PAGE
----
Downhill MTB banner in Steamboat Springs.
Despite living in Colorado four years and spending part of the past three summers there, I had never visited the town of Steamboat Springs. Well known as a ski destination, Steamboat Springs also claims more than 500 miles of singletrack in the area and is home to Moots mountain bikes and Honey Stinger energy foods. After hearing about the Emerald Mountain trails from another singletracks member I just knew I had to go!
For those who aren’t up on their Colorado state geography, Steamboat Springs is located in the northwestern part of the state, roughly parallel with Aspen to the south and Fort Collins to the east. The thing is, the town isn’t really easy to get to from anywhere–but once you’re there, miles of secluded singletrack stretch as far as you pedals can take you.
With just a day in Steamboat I didn’t even attempt to scratch the surface of the backcountry trails in the area; instead, I drove straight to Emerald Mountain to get a feel for the “in-town” riding. I say in town because the trailhead is literally just a couple blocks off main street in the central business district. At the trailhead I was surprised to find a number of attractions including an alpine slide, a ski jump track, and a rodeo stadium with parking lots scattered beside the mountain. In winter, Howelson Hill offers lift service to 12 downhill ski runs with 440 feet of vertical drop but in summer, the Howelson / Emerald Mountain trail system gives bikers and hikers access to incredible aspen forests and sweeping vistas.
View of Steamboat ski resort and town below after the initial climb up Howelson / Emerald Mountain.
I was hoping to find a trailhead kiosk with a map at the base of Emerald Mountain but I was out of luck. Fortunately I did have a PDF map on my phone but it was difficult to navigate. After riding a couple laps on the seemingly neglected BMX track, I rode past the odoriferous sulpher cave and up a wide, steep gravel road to the first low ridge. The sun was already blazing and the lower part of Emerald Mountain was completely exposed, leaving me sweating and exhausted from the beginning.
I decided to stick to Blackmere, a gravel road, for the climb to make things easier–head down, pedals mashing. After climbing for nearly 3 miles I spotted another rider ahead of me as he ducked onto a marked singletrack trail on the right. The trail continued the climb but it was smooth and it felt great to finally get into the shade. After a short ride on a trail called Blair Witch I turned left onto the Quarry Mountain trail where the scenery quickly went from just beautiful to eye popping.
Fat, hulking aspen trees line a narrow ribbon of singletrack as the trail gradually ascends the mountain. Soft, wispy ferns tickled my legs as the trail transitioned between tiny pocket meadows to dark, dense evergreen-pocked forests and back again. I stopped to take pictures at a bend in the trail and was surprised to see a group of three riders descending toward me–up until that point I was lost in my own world, thinking I was all alone. The fern-lined trail was punctuated in places with bright yellow and pink flowers and I couldn’t help but slow down and take in the scenery. This felt like a real Colorado backcountry ride yet I was only a couple miles from town!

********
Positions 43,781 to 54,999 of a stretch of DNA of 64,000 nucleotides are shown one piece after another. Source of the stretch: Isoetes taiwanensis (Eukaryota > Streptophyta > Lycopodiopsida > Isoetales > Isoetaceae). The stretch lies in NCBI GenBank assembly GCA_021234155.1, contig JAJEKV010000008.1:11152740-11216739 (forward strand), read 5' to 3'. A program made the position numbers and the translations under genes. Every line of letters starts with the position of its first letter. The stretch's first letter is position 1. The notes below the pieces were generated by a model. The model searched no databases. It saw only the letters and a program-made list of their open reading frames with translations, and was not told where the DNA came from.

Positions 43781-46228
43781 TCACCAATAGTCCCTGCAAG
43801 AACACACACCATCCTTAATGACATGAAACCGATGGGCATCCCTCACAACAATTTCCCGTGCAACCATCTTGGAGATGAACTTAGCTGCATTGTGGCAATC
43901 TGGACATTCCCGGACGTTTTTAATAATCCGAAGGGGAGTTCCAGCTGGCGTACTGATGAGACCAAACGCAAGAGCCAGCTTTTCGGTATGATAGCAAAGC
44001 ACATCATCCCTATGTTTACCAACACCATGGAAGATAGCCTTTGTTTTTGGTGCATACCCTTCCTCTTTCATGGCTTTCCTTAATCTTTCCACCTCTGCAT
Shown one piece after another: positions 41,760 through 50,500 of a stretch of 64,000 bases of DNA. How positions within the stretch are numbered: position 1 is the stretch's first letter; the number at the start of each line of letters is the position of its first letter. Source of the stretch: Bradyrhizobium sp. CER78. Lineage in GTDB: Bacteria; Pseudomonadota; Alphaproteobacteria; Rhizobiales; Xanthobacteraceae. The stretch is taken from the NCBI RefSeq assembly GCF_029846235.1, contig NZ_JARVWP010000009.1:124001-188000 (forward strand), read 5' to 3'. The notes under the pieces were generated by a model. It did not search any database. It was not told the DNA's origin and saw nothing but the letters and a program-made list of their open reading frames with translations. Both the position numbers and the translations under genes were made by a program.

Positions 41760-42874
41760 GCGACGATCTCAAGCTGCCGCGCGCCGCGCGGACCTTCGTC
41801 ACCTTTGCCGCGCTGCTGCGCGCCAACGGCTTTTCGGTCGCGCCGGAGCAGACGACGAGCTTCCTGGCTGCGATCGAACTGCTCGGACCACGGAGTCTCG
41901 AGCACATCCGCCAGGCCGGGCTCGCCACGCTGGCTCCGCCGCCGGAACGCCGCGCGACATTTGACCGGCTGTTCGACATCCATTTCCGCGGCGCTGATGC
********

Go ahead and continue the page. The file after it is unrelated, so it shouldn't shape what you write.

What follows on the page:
Quarry Mountain trail.
The Quarry Mountain trail eventually intersected with a trail called Hudson and I knew I should start heading back soon but I just had to keep going. I rode up Hudson for a ways until it started getting steep, then turned around for the descent. After a quick jaunt, Hudson spit me out on Prayer Flag Road which would take me to the MGM trail. For a moment I considered turning onto Blair Witch again but realized I just didn’t have time.
The MGM trail didn’t disappoint with more narrow, aspen-covered singletrack and one of the coolest compact switchback sections I’ve ridden. The trail executes at least half a dozen smooth and banked turns down a narrow bowl but the wildflowers and plants are so tall you can’t see the next turn beside you. I really wanted to get a photo of the trail showing all the switchbacks but you’d need to be high in the trees to get a true sense of the trail.
MGM eventually spits out at a wide, grassy meadow where I really opened things up, aside from slowing for the occasional turn. Before I knew it I was back at Blackmere where I decided to climb a bit to the top of the ski lift to descend Lupine back to the trailhead. What a ride!
Emerald Mountain is definitely one of those trails I wish I could ride over and over again, if for no other reason than to explore every square inch. My route left out a lot and I’m already aching to get back to Emerald, let alone all the other great trails nearby. Steamboat Springs is clearly a summer mountain bike paradise–the only challenge is choosing which trails to ride!